Greenleaf writes: Who is the enemy?  Who is holding back more rapid movement to the better society that is reasonable and possible with available resources?  Who is responsible for the mediocre performance of so many of our institutions?  Who is standing in the way of a larger consensus on the definition of the better society and paths to reaching it? 

 Not evil people.  Not stupid people.  Not apathetic people.  Not the ‘system.’ 

 …The better society will come, if it comes, with plenty of evil, stupid, apathetic people around and with an imperfect, ponderous, inertia-charged ‘system’ as the vehicle for change.

 …The real enemy is fuzzy thinking on the part of good, intelligent, vital people, and their failure to lead, and to follow servants as leaders.  …too little preparation for and willingness to undertake the hard and high risk tasks of building better institutions in an imperfect world, too little disposition to see ‘the problem’ as residing in here and not out there.

Greenleaf wrote these words during the turbulent period of the late 60’s – unrest on college and university campuses, social-racial unrest, a growing unrest with our nation’s involvement in Vietnam.  Many folks were attempting to seek out and name the ‘enemy.’  Today, more than fifty years later, we are experiencing similar dynamics and we are also seeking to name the enemy (for some it is our elected officials, for others it is racially-focused, for some it is the ‘stranger,’ or it is a faith-tradition or it is China).

I find Greenleaf’s words to be, as they were in the 60s, important words to ponder – especially for those who espouse to be servant-leaders (or servant-first folks).  He continues, fifty plus years later, to challenge those of us who espouse his concept.  He held up to us the two keys: institutions and society.  How are servant-leaders impacting each of these today?  This is the challenging, if not disturbing, question.  To what extent do those of us who espouse his concept contribute via our ‘fuzzy thinking’?  To what extent have we intentionally prepared ourselves to serve and to lead?  To what extent are we continuing to prepare ourselves?  To what extent have servants emerged as ‘action-takers’?  How many of us seek to follow servant-first leaders?

How are we helping ‘natural servants’ to develop so that when they are called to lead – or when the opportunity to lead presents itself – that they are able to respond affirmatively with conviction and strength?  How are we helping those who are not servants-first by ‘nature’ develop their ‘second nature’ – so serving-first becomes ‘second nature’ to them?  We seem to be enamored with ‘leader-first’ — even those institutions who espouse ‘servant-leadership’ seem to emphasize ‘leader-first’ rather than ‘servant-first.’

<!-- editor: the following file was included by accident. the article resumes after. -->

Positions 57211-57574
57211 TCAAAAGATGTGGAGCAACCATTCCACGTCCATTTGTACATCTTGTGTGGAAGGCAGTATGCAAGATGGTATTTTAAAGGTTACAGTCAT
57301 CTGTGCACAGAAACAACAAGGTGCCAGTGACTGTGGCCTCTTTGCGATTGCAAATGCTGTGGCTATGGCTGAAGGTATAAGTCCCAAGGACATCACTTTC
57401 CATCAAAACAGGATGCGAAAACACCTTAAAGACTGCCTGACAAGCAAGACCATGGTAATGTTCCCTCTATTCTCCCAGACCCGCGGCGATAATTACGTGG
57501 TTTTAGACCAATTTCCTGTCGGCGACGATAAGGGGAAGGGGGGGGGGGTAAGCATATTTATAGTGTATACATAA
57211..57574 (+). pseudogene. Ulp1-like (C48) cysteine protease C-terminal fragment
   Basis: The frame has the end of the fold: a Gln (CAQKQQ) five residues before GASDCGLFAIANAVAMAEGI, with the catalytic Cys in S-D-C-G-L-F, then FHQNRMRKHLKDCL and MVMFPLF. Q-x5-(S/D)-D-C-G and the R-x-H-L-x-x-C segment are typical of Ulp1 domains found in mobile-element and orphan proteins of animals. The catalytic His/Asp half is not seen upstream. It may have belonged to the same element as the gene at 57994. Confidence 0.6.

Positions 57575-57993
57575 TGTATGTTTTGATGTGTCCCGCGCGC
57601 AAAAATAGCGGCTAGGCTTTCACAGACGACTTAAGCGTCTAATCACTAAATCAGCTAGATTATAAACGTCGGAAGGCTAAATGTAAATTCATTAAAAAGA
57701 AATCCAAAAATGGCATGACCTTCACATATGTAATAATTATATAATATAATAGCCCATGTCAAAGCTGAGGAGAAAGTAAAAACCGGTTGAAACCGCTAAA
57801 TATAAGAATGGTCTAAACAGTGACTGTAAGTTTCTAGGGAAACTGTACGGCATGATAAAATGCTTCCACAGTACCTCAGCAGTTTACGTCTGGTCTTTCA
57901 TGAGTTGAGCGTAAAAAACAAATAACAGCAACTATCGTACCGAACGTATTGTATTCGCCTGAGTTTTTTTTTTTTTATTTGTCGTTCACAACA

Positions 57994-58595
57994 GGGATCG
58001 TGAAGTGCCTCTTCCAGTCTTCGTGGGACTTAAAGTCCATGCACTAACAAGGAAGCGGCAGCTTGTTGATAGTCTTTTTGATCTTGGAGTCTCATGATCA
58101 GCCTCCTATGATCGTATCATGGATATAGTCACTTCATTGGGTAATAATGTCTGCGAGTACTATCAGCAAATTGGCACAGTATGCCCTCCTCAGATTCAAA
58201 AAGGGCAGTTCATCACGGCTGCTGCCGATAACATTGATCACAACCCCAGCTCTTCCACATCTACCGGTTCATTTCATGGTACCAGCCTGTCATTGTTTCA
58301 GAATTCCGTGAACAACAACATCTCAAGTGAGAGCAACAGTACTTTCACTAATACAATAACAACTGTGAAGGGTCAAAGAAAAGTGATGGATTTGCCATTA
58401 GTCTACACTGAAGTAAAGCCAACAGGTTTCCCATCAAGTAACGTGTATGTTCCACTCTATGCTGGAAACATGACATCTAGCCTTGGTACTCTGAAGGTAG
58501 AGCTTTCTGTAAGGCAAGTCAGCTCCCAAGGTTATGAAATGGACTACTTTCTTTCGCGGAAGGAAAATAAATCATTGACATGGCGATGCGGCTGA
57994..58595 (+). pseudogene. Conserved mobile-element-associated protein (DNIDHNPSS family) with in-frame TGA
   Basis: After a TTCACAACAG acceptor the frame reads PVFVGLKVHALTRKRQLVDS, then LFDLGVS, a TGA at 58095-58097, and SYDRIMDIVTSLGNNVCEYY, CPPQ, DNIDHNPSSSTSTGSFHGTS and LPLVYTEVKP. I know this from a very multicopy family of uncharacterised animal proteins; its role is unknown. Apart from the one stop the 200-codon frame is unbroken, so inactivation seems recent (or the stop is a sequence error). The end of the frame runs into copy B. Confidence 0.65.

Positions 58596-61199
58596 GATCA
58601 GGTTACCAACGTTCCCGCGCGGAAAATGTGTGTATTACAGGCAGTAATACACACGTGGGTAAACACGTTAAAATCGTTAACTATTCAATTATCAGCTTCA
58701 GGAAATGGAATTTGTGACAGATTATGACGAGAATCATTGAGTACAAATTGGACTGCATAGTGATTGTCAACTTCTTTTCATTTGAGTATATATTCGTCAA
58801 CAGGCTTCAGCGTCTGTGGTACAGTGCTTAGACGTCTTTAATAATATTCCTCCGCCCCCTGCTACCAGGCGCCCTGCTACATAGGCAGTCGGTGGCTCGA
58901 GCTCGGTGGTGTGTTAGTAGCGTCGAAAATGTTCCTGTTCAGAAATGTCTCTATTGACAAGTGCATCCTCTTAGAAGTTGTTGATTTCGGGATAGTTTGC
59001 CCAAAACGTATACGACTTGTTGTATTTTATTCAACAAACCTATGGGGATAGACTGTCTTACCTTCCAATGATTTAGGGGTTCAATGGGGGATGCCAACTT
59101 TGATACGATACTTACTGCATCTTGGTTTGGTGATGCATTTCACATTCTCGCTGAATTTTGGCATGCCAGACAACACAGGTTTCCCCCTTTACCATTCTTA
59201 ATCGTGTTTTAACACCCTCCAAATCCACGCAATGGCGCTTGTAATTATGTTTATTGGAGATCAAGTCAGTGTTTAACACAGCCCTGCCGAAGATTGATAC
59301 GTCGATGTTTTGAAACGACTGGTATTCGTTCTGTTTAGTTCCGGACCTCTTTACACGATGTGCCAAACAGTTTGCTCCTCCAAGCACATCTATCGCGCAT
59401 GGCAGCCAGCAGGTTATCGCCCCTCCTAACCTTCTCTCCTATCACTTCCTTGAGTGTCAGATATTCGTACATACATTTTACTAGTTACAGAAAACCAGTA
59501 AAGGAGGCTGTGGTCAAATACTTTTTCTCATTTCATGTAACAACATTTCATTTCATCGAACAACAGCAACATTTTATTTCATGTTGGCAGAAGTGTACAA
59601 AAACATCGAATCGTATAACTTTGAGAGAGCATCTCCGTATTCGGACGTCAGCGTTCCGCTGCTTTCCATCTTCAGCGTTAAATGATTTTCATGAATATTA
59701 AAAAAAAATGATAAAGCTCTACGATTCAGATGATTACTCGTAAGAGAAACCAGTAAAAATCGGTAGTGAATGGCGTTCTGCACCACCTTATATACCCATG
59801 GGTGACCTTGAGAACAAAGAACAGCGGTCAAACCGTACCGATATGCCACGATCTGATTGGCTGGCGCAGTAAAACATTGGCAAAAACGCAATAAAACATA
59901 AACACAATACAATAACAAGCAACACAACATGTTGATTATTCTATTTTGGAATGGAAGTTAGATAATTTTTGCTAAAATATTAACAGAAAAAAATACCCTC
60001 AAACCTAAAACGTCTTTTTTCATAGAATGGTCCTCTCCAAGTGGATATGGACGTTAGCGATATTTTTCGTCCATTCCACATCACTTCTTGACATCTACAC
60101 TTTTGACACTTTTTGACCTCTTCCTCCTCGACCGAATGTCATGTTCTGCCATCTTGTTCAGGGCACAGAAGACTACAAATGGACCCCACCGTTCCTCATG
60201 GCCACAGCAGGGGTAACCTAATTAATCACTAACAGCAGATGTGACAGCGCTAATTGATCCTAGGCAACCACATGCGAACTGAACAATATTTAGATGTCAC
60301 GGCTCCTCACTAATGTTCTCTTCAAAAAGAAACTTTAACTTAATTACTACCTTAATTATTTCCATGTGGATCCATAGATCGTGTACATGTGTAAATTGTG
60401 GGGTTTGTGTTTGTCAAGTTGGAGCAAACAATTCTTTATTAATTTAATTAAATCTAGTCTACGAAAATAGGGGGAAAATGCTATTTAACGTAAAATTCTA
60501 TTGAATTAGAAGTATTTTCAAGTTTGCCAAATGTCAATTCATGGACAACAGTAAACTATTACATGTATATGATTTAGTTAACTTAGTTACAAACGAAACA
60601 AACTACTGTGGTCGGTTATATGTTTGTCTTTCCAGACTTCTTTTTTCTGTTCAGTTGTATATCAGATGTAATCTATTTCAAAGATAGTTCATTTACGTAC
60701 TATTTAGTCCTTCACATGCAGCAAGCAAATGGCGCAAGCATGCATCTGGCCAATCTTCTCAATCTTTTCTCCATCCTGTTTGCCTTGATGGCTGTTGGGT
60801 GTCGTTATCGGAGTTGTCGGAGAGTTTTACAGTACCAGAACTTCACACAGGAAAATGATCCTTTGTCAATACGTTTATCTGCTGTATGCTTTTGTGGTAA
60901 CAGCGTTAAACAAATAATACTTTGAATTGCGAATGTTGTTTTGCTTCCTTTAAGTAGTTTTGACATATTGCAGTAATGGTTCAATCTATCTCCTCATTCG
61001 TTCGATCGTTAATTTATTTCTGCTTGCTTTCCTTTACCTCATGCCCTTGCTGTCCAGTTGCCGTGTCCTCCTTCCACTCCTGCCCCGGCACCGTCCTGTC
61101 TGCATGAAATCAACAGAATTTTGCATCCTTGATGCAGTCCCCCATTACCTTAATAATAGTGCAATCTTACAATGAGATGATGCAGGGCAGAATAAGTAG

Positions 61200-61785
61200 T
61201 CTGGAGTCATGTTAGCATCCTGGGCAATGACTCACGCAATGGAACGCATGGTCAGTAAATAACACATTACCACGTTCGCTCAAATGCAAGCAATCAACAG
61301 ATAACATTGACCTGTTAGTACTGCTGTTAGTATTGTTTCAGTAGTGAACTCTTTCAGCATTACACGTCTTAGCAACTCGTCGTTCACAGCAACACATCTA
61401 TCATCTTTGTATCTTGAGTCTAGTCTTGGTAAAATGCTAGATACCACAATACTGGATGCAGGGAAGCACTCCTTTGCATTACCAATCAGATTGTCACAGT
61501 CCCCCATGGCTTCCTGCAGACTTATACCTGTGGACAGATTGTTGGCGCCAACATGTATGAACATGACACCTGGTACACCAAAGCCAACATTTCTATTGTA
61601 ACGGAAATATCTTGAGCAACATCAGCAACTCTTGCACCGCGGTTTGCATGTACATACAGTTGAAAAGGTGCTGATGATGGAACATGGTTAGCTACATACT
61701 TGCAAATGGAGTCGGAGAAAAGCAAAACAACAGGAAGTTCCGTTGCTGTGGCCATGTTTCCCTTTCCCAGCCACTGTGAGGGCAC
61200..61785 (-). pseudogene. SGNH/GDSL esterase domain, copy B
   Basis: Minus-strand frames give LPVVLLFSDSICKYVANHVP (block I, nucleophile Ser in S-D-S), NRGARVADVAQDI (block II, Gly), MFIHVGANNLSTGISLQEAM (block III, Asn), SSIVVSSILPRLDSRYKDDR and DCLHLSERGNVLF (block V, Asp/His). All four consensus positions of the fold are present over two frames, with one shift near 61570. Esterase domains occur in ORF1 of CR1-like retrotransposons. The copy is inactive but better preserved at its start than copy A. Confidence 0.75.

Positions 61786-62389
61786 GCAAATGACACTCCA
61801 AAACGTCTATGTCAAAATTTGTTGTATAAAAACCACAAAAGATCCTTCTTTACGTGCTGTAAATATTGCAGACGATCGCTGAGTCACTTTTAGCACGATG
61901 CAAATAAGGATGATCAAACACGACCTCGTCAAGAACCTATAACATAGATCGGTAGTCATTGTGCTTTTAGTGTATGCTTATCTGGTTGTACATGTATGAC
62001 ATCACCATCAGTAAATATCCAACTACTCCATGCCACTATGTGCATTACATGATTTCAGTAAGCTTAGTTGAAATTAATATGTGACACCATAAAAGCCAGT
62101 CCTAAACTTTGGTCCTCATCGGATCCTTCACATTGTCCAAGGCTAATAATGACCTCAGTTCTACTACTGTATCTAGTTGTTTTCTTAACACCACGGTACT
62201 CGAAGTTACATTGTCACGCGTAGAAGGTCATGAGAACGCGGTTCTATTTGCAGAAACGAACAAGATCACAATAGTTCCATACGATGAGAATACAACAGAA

The question, of course, is not what is happening ‘out there’ but is: ‘What is happening IN HERE – inside of each of us who espouse Greenleaf’s concept?’  This is the challenging and the disturbing question, I think.  How does our clear and/or our fuzzy thinking affect our response to this question?

In desperate times, much more than anything else, folks need perspective.  For perspective brings calm. Calm leads to clear thinking. –Andy Andrews

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Greenleaf writes: A king once asked Confucius’ advice on what to do about the large number of thieves.  Confucius answered, ‘If you, sir, were not covetous, although you should reward them to do it, they would not steal.’  This advice places an enormous burden on those who are favored by the rules, and it establishes how old is the notion that the servant views any problem in the world as in here, inside oneself, not out there.  And if a flaw in the world is to be remedied, to the servant the process of change starts in here, in the servant, not out there.  This is a difficult concept for that busybody, modern man. 

I cannot even begin to count the number of times I have had to be reminded of this simple idea.  Even as I sit here this morning I ask: ‘Does it really begin in here and not out there?’  Oh, there are events that begin ‘out there’ – that are initially external to who I am.  I then have choice – I am, after all unconditionally response-able; I can choose to react or to respond (either one can be ‘appropriate’ or ‘inappropriate’).

From his example of the king and Confucius, it seems as if Greenleaf is focusing on the relationship between the servant and the person(s) served.  The leader and the led, the manager and the employee, the supervisor and the supervisee, the mentor and the mentee, the king and the subject, etc.  Any ‘problems, paradoxes, polarities, and/or dilemmas’ that exist between me and the other(s) challenges us to consider (if not embrace and follow) Greenleaf’s admonition: to view any of these as beginning in here – inside of the ‘I’ and not out there – inside of the ‘other’. 

A while back, I had several searching conversations with a leader.  He was faced with a harm-harm dilemma (which, by the by, is the most daunting challenge a leader can encounter for it appears that no matter which side of the dilemma the leader chooses harm will, indeed, occur).  Part of the leader’s dilemma involved the relationship between the leader and another.  Throughout our initial conversation the leader kept the focus on ‘the other’ – it was because of the other that the dilemma existed.  During our first searching conversation the leader was able to ‘see’ and ‘understand’ that the system itself contributed to the dilemma.  During our second searching conversation the leader ‘saw’ and ‘understood’ the ways the leader contributed to the dilemma.  In fact, the leader was able to see that prior to the ‘other’ even coming on the scene that both the system and the leader were making contributions that would support, if not ensure, that this dilemma would emerge and thrive.  The leader did see that this dilemma did begin ‘in here’ – in the system and in the leader.